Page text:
Nevertheless, water intrusion can be dangerous, especially when dealing with faulty electrical wires. Make sure to wear personal protective gear if you plan to enter a water-damaged property to ensure your safety while inspecting the damage.

2. Call Your Insurance Provider

Once you’ve ensured everyone’s safety, notify your insurance provider regarding water damage right away. After the call, an insurance adjuster will visit your property to assess the damage and see if your insurance policy covers it.

But before doing so, make sure to document the damage by taking photographs. These photos will be your evidence to support your insurance claim. So, make sure to take pictures of your surrounding before making repairs.

Take a photo of the water intrusion and every possible damage you can find. Also, take a photo of your walls, ceilings, vents, floors, and other water-damaged areas. The more pictures you take, the stronger the evidence will be.

If there’s a forecasted disaster on your way, photograph your home before it happens to strengthen your claims. This makes it impossible for the insurance company to deny any damage.

3. Turn Off The Electricity And Shut Off The Water Valve

Water and electricity don’t mix. If there’s a possibility of flooding, shut off your main power supply immediately before the water reaches your outlets.

Locate your main electric panel and flip the circuit breaker off to switch off your power supply. If the panel is inside the property, and it’s unsafe to enter the building, it’d be better to call a professional for help.

After that, shut off your main water valve, especially if the water damage is caused by a leaking appliance (e.g., an overflowing dishwasher). You may find your main water valve in the basement or outside your property. To shut it off, you might need to turn it clockwise.

4. Protect Your Valuables

Water may damage not only your property but also everything in it. Lift your furniture, especially wooden ones, off the wet areas and cover its feet with foil to the carpet underneath from staining.

If the flooding has gone severe, it’s best to leave your property to avoid being trapped inside. But before you return home, make sure everything’s safe, and then you can deal with the aftermath of the disaster.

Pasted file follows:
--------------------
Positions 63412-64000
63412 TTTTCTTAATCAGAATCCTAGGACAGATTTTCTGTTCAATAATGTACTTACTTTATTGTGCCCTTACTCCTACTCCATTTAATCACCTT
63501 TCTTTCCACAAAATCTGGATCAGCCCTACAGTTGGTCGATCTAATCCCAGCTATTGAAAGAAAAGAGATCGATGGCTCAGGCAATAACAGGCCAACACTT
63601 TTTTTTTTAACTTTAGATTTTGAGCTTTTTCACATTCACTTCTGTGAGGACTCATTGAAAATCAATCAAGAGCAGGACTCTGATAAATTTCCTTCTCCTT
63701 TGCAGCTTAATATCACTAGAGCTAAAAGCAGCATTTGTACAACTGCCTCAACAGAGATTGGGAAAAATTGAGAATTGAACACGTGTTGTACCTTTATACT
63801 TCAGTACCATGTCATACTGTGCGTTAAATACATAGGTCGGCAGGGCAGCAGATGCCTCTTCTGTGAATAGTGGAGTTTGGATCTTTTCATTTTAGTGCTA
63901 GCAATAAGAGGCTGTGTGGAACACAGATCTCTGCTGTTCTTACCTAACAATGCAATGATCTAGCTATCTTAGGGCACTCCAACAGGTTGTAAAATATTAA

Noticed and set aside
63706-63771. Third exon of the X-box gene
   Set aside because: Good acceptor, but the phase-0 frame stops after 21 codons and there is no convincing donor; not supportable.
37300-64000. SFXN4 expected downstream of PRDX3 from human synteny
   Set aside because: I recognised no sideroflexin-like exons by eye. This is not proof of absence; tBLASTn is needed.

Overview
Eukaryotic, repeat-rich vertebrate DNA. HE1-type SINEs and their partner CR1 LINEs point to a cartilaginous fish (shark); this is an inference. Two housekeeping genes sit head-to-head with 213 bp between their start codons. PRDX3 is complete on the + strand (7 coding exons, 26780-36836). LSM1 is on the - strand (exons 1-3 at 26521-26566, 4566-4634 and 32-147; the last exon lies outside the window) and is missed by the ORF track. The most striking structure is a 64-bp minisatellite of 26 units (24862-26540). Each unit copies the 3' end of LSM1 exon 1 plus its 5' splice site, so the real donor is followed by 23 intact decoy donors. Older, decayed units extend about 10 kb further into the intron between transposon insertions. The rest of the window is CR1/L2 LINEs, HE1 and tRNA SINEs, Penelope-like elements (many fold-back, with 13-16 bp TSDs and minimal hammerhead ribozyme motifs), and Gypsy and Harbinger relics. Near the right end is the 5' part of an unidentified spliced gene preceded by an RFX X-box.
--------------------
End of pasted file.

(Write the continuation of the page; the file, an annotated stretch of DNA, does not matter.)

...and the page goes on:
5. Provide Ventilation

Ventilation plays a crucial part in the drying process. For minimal water damage, natural air circulation may help. Open your windows and doors to allow fresh air to enter and stagnant air to leave the property.

Natural drying can help dry with minimal water intrusion as long as there’s no forecasted heavy rain or thunderstorm that may happen within the same day. You can also use electric fans to improve air circulation.

How Is Water Damage Restoration Performed?

Water damage restoration is best performed by professionals who have substantial knowledge and expertise about the process. This is especially true when dealing with severe water damage (e.g., burst pipes, flooding, and serious leaks).

The water damage restoration process involves the following steps:

1. Conduct Inspection

Inspecting the situation will help determine the source of the water damage and the level of risk involved.

Keep in mind that entering the property might be unsafe due to potential structural damage. In addition, exposure to the water may pose a serious health risk, especially if black water is involved due to high levels of contaminants (e.g., brackish water and sewer backups).

This step also involves turning off the electricity and shutting off the water valve. If you haven’t done this yet, it’d be best to do it now. This will help limit potential hazards and prevent water from accumulating.